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Describe Scope And 4 Ways To Develop Project Scope

Paul Naybour Paul Naybour

Published: 26th January 2014

 

Hi Paul/John

I had a go at example question section 8 p159 – think I may not have written enough about developing scope (ran out of time)- Please can you comment on the answer and if possible give me an idea as a % as to the mark it might have got in the real exam. Many thanks for your help.

 

The scope of a project is the factor that governs what a project will aim to achieve or deliver. In the business case there will be a statement defining the business problem the project is set up to address. There will be some high level scoping work done in the initial concept phase of the project, but this is likely to be at quite a high level with some room for interpretation. As the project moves into definition phase the scope will be defined so that the scope of what the project will produce shall be quite tightly defined.  At the end of the definition phase the scope should be well defined enough that it maps onto a set of products or work packages that the project will complete in order to address the scope of the project. The scope should consist of a detailed and prioritised list of requirements and the products and work packages should include tests to show that when completed they address the requirements and so the project scope.

 

Pentagon diagram showing Time, Risk, Quality, Cost, Benefit at each of the vertices – with balance point in centre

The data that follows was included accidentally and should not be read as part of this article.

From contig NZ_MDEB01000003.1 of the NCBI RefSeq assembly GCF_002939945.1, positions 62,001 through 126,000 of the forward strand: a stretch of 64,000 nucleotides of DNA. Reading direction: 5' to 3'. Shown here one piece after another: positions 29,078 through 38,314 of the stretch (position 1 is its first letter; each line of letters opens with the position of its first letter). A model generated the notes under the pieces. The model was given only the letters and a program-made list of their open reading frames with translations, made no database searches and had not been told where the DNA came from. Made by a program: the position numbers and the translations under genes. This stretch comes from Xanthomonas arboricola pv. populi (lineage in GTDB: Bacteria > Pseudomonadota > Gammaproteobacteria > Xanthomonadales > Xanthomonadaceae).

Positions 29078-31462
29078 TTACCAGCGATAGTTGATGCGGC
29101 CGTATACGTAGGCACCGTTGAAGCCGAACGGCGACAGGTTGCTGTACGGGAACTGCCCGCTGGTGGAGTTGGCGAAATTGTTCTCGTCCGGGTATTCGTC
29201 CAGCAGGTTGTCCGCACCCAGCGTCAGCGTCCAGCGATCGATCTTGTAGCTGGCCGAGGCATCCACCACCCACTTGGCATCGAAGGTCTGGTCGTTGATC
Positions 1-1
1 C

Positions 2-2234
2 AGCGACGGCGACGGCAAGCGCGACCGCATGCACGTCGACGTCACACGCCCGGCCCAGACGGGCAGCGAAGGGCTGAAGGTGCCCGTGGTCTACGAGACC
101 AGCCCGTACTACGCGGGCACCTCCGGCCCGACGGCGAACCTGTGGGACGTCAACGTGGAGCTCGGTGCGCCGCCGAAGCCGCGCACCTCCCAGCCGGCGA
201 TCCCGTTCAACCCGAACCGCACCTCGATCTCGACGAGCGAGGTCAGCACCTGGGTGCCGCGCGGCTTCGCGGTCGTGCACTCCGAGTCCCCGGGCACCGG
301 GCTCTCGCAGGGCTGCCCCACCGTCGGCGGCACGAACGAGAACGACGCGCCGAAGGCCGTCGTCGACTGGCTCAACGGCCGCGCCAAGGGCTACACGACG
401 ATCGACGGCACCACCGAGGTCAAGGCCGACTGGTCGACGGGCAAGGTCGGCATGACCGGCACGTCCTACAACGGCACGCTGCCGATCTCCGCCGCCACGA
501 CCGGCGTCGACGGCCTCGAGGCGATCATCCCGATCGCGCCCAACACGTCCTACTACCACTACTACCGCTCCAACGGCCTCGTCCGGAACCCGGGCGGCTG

The above diagram details the factors of the project concerned with its scope. The scope of the project is a compromise between these factors. It shows that increasing one factor may require more input from another factor. For instance if maximum benefits are to be achieved, more time and cost may need to be expended on the project.

 

The scope of the project may be determined by consultation with the stakeholders of the project, using workshops and brainstorming . Reductionist analysis of what factors are required to achieve the benefits of the project may help to determine the minimum requirements that the project may need to achieve. Considering the maximum time and cost that can be devoted to the project will also determine the scope.

 

  1. Paul says:

    David

    I think you have missed the point on this question a bit. The key is the FOUR techniques for developing project scope.Scope is all the products a project is going to produce and the work required to produce them

    Here we are looking for

    1) Fully capture the user requirements

    2) Define to overall project scope at a high level.

    3) Develop the product breakdown structure

    4) Define the work breakdown structure

    You could talk about the CBS and OBS and RAM chart, but they are not really ways of developing scope (in my mind), but I think you would still get marks as the APM are a bit less strict than I am

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